And the writer does not give any reason why we should expect a similarity in ranks, that is, why Rajasthan's being No 1 in marriages should lead it being No 1 in divorces.

As a matter of fact, the difference in shares (of marriages and divorces) points to an even worse story lurking elsewhere.

More follows a few paragraphs later: “A survey undertaken for India Today by NGO Prayas ... one of the 3.7 lakh children in her state and 20 lakh across the country who got married before the age of 14 — too young to even remember the ceremony, if there was one.

And like 50,000 others in the country and 1,200 in the state under the age of 15, she got separated from her so-called husband as swiftly as she had entered into wedlock with him.”
The first figure pertains to children below 14; the second to children below 15. In that stage of life, one year may make a great difference. Shouldn't both figures have had the same age cutoff?

Assuming we ignore the one year difference, what do we get? This time, Rajasthan's share of (below 15) marriages (18.50%) is more than 7½ times its share of (below 14) divorces (2.40%)! To be fair, the author doesn't claim any causal link between the marriage and divorce figures here. Yet the numbers neighbour each other, so one can't be blamed for suspecting a connection was hinted at.

I am guessing, without reason, that the later set of figures (marriages below 15 & divorces below 14) came from the survey. If so, one cannot but notice the differences between them and the census figures. For example, the share of marriages goes up (from census to survey) by about 7% (perhaps indicating that Rajasthan's child couples are, on an average, younger than other states' – please see below).

The census figures have no age-cutoffs, which should partially explain the differences. Besides, the census came out in 2001, while the survey was, presumably, more recent. Nonetheless, one wishes the magazine had published the survey, or, at least, excerpts from it on the Web.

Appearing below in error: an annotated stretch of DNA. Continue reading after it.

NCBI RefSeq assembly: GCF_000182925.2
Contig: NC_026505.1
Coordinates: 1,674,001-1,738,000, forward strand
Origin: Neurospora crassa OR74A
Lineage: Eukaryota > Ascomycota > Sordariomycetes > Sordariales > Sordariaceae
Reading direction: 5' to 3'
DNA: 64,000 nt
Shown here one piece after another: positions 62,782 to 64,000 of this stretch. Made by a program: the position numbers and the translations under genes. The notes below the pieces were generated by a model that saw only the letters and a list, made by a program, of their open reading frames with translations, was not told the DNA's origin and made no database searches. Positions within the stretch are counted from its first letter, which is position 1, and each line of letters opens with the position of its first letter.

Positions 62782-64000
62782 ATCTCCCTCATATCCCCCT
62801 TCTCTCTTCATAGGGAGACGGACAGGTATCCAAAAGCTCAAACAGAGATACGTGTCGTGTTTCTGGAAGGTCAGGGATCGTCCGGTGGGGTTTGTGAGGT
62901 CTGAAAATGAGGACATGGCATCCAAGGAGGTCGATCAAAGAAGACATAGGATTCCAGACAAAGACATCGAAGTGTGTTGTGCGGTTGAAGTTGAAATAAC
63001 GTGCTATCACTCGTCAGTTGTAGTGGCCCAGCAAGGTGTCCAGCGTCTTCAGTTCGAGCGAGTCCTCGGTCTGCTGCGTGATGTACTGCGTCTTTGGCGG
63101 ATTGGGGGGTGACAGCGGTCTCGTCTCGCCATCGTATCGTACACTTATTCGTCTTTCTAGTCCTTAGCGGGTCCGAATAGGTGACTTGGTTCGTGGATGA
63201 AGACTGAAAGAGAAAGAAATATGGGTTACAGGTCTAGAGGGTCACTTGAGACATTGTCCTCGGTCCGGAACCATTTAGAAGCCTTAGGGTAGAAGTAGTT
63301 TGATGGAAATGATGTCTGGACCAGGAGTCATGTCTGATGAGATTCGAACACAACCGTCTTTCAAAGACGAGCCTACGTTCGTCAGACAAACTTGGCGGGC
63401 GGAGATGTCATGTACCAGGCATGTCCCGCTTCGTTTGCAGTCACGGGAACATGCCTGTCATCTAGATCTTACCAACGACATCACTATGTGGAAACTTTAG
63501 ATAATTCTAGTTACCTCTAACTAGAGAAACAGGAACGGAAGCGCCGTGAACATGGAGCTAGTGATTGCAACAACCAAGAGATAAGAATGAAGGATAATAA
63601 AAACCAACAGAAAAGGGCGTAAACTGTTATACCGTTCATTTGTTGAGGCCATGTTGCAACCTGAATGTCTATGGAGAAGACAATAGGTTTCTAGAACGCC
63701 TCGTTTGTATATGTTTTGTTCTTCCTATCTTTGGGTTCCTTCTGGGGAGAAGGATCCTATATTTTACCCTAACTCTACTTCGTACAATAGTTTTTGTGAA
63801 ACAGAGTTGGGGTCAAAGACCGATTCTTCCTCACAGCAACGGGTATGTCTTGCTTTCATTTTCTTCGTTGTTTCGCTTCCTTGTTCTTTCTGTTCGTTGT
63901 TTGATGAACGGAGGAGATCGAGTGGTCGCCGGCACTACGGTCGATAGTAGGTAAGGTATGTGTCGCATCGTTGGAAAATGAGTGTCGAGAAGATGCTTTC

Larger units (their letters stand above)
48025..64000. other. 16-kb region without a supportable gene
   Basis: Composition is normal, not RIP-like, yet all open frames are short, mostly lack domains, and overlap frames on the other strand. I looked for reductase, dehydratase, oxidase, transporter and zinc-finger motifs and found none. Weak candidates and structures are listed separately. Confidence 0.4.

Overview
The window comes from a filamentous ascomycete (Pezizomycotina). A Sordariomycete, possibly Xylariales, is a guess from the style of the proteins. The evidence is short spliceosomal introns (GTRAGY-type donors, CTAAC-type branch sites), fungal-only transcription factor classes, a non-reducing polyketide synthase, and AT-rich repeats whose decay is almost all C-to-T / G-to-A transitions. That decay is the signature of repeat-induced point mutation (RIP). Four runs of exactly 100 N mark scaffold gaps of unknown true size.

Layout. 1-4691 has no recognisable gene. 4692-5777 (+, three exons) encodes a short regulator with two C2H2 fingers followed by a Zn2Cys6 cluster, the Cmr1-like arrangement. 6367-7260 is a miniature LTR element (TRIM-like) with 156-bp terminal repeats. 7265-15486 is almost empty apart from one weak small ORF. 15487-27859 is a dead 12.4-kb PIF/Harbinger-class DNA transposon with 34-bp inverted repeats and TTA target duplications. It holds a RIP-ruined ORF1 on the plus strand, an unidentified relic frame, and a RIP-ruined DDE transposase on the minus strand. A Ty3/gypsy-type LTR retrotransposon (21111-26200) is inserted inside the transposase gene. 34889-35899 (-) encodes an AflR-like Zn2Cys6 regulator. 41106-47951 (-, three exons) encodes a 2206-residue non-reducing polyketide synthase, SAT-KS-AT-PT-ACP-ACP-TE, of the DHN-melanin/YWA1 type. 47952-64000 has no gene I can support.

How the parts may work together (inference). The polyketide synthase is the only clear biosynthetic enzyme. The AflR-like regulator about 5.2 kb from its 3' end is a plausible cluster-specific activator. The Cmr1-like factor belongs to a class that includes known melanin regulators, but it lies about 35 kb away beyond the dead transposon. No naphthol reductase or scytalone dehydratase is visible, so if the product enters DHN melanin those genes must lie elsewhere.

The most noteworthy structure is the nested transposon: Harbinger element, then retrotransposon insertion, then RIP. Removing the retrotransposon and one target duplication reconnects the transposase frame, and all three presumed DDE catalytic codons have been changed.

My main problem with the article though is that it describes a problem without mentioning any efforts at its solution. For the children's sake, I hope that is the author's worst oversight.

Tuesday, 4 March, 2008

Immigrants and locals

A commentator observed that immigration is a non-issue in Bombay because the fraction of immigrants in Bombay's population has come down from (about) two-third to two-fifth over the last four decades. It didn't sound right. I mean the non-issue bit. So I put in the figures in Solver, and asked it what sort of birth, death, new immigration and immigration from Bombay figures can co-exsist with this drop.

It gave a quite realistic set. People had lots of children. Many new immigrants came. Some of the original locals and immigrants died or moved out of Bombay. Yet the fraction of immigrants went down. How? Simple, I counted the children of immigrants as locals.

While the figures were certainly realistic, they were picked out of the air. So I haven't reproduced them.

But I suppose my point is a valid one. One shouldn't ask people to draw any conclusion from a statistic unless one explains how the figure was reached. Immigration is an issue. To argue otherwise would be dangerous.

Rich and famous

There are many books and shows on money, far fewer on fame. Why? More people want money than want fame? Or because money is a more basic need?

Or is there an opportunity staring at us? For how-to material on becoming famous (I don't mean PR related matter here, of which there must be plenty). Or a history of fame. Or both.

Which leads to the (somewhat vague) observation that there are more famous people in the West than over here. That's not just about mere numbers, it's also about density.

A monetary analogy would explain the point. Not only have the West more rich people, they also have higher per capita incomes and wealth. More people per 1,000 are well-off, and so on.

So with fame. There is less to spread around here. Films, cricket, and politics hog the limelight, and here too only a handful of names take the lions' shares. The same names keep popping up all the time.

One hears of the FORTUNE 500, but here only five or six names - Tata, Birla, Ambani, Mittal, IT - predominate the public's minds. The ad world boils down to Piyush Pande and Prashoon Joshi. Yoga means Baba Ramdev. All of science and engineering are equated with Dr Kalaam. In every category of product, we have far fewer brands to choose from than has the West.

Does this have to do with lack of opportunity here, which allows only a handful to stand out (assuming you agree with my basic observation that there are fewer famous people around here)? Do we try less hard? Or does it have more to do with the underdevelopment of niche and specialised media in India? Or do Indians have less time to spare, and less time to make fellow Indians famous.

Perchance, one can define a 'celebrity capital' and study its distribution (we appear to invest ours in fewer people, from fewer areas). I'm sure someone must have worked out the equations, or, at least, tried to. Who?